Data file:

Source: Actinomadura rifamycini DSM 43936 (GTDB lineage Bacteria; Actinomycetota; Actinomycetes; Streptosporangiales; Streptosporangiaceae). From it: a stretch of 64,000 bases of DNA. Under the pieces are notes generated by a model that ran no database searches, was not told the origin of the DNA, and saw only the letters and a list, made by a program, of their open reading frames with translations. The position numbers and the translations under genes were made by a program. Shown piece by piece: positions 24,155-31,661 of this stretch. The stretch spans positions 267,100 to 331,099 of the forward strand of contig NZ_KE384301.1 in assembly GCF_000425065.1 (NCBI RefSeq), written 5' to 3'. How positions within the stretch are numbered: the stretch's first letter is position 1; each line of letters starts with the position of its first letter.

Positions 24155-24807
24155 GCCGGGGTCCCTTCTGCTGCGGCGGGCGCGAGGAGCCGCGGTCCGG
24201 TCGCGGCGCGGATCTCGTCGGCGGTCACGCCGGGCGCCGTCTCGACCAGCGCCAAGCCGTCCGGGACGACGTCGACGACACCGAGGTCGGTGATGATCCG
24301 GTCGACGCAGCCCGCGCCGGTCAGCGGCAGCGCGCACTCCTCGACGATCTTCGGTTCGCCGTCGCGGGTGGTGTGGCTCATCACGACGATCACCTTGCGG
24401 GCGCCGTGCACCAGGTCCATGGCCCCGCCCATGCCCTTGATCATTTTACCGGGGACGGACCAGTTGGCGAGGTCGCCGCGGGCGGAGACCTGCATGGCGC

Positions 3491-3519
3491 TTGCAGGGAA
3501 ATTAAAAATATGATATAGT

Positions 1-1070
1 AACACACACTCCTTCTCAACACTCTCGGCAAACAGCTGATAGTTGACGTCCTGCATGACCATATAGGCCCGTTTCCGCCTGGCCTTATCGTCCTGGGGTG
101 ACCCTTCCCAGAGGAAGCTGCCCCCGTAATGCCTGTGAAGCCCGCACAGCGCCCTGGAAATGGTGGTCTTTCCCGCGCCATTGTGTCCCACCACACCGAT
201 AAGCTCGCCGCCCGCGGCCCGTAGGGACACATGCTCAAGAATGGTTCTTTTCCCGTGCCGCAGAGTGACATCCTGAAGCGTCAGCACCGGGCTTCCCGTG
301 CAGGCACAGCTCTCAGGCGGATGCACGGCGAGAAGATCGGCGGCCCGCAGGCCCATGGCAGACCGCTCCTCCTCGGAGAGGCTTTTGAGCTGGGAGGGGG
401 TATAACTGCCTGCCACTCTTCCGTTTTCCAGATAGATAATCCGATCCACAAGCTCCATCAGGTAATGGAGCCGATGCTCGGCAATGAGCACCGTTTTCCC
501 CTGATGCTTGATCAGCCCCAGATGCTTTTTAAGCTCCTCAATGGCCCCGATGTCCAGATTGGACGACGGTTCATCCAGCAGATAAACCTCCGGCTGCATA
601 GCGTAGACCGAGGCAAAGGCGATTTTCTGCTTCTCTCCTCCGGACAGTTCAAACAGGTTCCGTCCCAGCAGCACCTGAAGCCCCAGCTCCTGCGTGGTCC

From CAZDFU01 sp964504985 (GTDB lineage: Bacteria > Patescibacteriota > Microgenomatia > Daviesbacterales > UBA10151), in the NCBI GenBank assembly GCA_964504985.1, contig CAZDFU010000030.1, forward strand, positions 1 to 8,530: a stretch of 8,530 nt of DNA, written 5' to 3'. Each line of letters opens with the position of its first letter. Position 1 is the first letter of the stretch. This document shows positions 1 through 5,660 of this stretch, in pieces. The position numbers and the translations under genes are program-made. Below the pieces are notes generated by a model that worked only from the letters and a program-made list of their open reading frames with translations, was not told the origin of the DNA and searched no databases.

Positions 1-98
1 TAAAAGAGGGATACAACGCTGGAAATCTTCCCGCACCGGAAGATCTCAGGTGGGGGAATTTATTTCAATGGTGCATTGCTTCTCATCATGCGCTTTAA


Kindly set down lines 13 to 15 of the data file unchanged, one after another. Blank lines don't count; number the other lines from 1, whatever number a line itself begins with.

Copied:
201 AAGCTCGCCGCCCGCGGCCCGTAGGGACACATGCTCAAGAATGGTTCTTTTCCCGTGCCGCAGAGTGACATCCTGAAGCGTCAGCACCGGGCTTCCCGTG
301 CAGGCACAGCTCTCAGGCGGATGCACGGCGAGAAGATCGGCGGCCCGCAGGCCCATGGCAGACCGCTCCTCCTCGGAGAGGCTTTTGAGCTGGGAGGGGG
401 TATAACTGCCTGCCACTCTTCCGTTTTCCAGATAGATAATCCGATCCACAAGCTCCATCAGGTAATGGAGCCGATGCTCGGCAATGAGCACCGTTTTCCC